Y Science – an official side event of Slush – herded science enthusiasts and business actors to Messukeskus Helsinki in the grey drizzle of early December. However, the atmosphere at Y Science was everything but grey, as life science startups showcased their exciting ideas and products. The event culminated in a Life Science pitching competition with a cash prize of 30,000 euros.
Dr. Patrick Ennis, Intellectual Ventures
Why Science? No Science, No Surplus.
“Why should tax payers support basic research?”, Dr. Patrick Ennis (Intellectual Ventures) challenged the Y Science audience. According to Dr. Ennis, the reasons are simple and relatively obvious: results from basic research lay the foundation for virtually all business and are utilized within variable time frames.
Dr. Ennis crystalized the concept of successful entrepreneurship into open innovation, crowd-sourcing and wisdom of the masses, utilization of information tools and global networks, virtual teams, and maximum efficient group size. He also emphasized that size and scale of business does not equal value and impact.
“Innovators come in all shapes and sizes”
–Dr. Patrick Ennis, Intellectual Ventures
Dr. Patrick Ennis, Intellectual Ventures
Saving the honeybees, saving the world
Professor Dalial Freitak from Karl-Franzens-Universität Graz revealed the alarming fact that the worldwide insect population has decreased by 70–80%. Loss of pollinators results in habitat loss in agriculture, and the resulting potential malnutrition directly threatens millions of people. Dr. Freitak’s research group is designing oral vaccines against viruses affecting honeybees, rendering honeybees more resistant to environmental treats.
Prof. Dalial Freitak, Karl-Franzens-Universität Graz
iCAN: Integrating precision cancer medicine and digital health
Digital Precision Cancer Medicine for Discoveries and Improved Treatments (iCAN) harnesses digital precision cancer medicine. The project tackles the increasing cancer incidence in the aging population by means of precision medicine, nation-wide registries and living biobanks, in collaboration with Comprehensive Cancer Center Finland (FICAN).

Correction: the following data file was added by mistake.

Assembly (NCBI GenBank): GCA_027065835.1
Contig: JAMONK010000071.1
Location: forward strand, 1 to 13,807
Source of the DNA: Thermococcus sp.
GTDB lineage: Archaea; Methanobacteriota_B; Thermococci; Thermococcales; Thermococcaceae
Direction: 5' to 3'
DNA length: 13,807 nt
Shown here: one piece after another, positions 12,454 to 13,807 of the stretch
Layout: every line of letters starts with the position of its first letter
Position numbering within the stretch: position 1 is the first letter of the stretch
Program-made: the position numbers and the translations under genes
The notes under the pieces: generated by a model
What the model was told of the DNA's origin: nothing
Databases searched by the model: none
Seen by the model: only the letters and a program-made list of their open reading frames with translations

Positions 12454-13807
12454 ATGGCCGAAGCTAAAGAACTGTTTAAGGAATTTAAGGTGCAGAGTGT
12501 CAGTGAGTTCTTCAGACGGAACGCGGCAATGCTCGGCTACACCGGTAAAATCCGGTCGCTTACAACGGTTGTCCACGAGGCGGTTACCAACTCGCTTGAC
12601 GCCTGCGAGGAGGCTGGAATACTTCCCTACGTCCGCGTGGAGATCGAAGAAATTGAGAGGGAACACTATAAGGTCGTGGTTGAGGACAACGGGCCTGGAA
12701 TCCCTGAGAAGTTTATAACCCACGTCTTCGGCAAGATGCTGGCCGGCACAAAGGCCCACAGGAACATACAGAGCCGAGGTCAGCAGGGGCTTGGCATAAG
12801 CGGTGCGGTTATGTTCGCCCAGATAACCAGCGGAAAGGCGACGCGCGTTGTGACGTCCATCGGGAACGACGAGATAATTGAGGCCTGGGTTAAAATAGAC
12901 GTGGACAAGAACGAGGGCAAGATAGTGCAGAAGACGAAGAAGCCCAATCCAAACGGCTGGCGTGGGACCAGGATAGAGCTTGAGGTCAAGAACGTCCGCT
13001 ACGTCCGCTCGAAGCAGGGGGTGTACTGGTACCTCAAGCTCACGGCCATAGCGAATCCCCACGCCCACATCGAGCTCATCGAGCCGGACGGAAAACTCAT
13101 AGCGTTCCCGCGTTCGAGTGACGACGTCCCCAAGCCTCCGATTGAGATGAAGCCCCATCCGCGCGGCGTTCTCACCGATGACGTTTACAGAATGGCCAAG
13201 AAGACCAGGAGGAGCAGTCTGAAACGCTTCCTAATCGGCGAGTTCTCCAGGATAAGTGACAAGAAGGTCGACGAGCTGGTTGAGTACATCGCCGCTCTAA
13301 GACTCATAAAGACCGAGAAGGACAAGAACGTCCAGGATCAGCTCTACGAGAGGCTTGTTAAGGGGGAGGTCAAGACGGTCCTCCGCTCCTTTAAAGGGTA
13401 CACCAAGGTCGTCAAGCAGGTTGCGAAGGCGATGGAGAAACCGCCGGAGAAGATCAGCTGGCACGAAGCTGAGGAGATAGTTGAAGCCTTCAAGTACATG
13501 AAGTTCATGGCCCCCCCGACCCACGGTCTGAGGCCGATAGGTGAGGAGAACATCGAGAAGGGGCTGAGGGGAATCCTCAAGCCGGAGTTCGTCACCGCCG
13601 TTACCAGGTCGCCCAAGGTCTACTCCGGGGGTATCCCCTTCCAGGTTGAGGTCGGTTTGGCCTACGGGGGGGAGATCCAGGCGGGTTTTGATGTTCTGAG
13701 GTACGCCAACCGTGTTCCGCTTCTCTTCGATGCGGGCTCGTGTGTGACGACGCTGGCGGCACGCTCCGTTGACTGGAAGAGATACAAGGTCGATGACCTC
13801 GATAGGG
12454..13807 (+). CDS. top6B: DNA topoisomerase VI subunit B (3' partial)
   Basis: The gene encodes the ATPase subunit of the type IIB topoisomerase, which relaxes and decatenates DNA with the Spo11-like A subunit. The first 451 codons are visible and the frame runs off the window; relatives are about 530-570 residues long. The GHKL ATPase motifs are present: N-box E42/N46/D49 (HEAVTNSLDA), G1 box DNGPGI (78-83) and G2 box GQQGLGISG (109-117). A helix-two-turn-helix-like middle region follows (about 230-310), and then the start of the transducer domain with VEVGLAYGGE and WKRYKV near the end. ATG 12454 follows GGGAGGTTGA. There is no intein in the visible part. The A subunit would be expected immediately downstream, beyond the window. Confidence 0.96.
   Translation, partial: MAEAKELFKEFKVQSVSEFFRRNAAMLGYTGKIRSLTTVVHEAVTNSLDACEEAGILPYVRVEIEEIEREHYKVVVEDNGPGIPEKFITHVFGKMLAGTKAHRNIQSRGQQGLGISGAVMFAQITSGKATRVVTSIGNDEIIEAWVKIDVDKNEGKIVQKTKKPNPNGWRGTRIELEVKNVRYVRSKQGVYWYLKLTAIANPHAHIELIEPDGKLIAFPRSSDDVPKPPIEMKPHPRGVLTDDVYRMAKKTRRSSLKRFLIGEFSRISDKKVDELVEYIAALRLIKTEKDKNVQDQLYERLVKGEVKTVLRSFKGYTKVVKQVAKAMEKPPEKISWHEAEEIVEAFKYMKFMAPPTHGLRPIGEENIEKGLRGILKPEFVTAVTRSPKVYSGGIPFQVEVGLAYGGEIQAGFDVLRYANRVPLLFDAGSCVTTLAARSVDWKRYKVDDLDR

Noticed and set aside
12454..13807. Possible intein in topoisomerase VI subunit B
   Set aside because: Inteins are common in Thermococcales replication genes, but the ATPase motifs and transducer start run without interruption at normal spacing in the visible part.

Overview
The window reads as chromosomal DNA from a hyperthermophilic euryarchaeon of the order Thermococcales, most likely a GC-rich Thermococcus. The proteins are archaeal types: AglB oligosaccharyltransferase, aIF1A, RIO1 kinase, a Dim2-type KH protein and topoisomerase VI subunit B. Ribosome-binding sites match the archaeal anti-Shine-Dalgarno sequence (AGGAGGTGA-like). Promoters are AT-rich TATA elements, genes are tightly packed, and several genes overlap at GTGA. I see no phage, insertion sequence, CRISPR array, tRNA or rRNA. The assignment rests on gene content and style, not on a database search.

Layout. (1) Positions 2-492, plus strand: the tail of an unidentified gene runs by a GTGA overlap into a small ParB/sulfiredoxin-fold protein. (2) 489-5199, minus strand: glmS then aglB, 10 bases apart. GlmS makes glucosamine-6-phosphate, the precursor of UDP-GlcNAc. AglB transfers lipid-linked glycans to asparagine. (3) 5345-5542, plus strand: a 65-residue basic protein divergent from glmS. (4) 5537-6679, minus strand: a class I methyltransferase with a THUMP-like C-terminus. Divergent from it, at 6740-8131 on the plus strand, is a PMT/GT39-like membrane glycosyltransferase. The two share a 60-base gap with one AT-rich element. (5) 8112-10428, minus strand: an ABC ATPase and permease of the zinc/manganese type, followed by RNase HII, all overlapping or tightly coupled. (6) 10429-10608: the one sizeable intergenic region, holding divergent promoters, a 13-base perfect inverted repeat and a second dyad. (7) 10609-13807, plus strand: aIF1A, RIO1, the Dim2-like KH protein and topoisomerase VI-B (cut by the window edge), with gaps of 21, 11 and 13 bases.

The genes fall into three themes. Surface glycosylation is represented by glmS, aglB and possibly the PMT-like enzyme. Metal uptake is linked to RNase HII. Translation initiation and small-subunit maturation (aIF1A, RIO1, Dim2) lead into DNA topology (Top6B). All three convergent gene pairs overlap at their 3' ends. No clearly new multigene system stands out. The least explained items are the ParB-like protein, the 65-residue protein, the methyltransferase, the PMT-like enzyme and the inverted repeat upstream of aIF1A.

University of Helsinki academy professor Kari Alitalo leads iCAN, which is a prime example of integrating digital health into precision cancer medicine, and joining the best brains for greatest scientific, educational, societal and economic impact for citizens and patients.
“The patient is empowered and in the center of iCAN”
–Prof. Kari Alitalo, University of Helsinki
Prof. Kari Alitalo, University of Helsinki
Changing Lives with Synthetic Biology
“We can create characteristics that don’t even exist in nature yet”, was claimed enthusiastically by PhD candidate Daniel Bojar from ETH Zürich. According to Bojar, many of the major health threats of our time can be tackled by means of synthetic biology. He presented synthetic biology as a solution for health issues including antibiotic-resistant superbugs (that don’t respect country borders), control of blood sugar level in diabetes, and the treatment of cancer with CAR-T-cells.
“Synthetic biology is ready to revolutionize the way we live”
–Daniel Bojar, ETH Zürich
Daniel Bojar, ETH Zürich
To the Future with the Forest
Aalto University professor Orlando Rojas hyped nanocellulose as a novel solution for various life sciences and medicine applications. His BiCMat research group is working towards applying nanocellulose in global sustainable solutions.
The incredibly long list of potential applications includes sea water purification and heating systems, light management, skin lotions, ice cream, and textiles, and even conducting, magnetic and thermoelectric fibers. Medical applications vary between wooden prosthetic limbs to vessels and multifunctional nanocellulose films.
“We need to learn to recognize materials around us in nature and to utilize them better”
–Prof. Orlando Rojas, Aalto University
Prof. Orlando Rojas, Aalto University
Luminescent Silicon Nanocrystals as Bioimaging Systems
SinBioSys is a Horizon 2020 project that involves developing luminescent silicon nanocrystals for bioimaging systems and is led by professor Paola Ceroni from the University of Bologna. Biocompatible silicon nanocrystals are utilized in light-harvesting antennas. SinBioSys technology can be adapted to light guided surgery, robotic surgery and tumor margin recognition.
Prof. Paola Ceroni, University of Bologna
Life Science Pitching Competition Finals
Eight pre- or early-stage startups showcased their innovations in the Life Science Pitching Competition. MAKNEE won the main prize of 30,000 € for taking their idea further. MAKNEE is a medical startup developing non-invasive and pain-free knee joint evaluation solutions for faster diagnostics and treatment pathways for patients with osteoarthritis and other knee disorders. MAKNEE technology is currently being tested in horses affected by osteoarthritis at University of Helsinki Equine Hospital.
MAKNEE | Life Science Pitching competition, 1st price
Y Science is an official side event of Slush, jointly organized by Helsinki Institute of Life Science (HiLIFE) and Slush.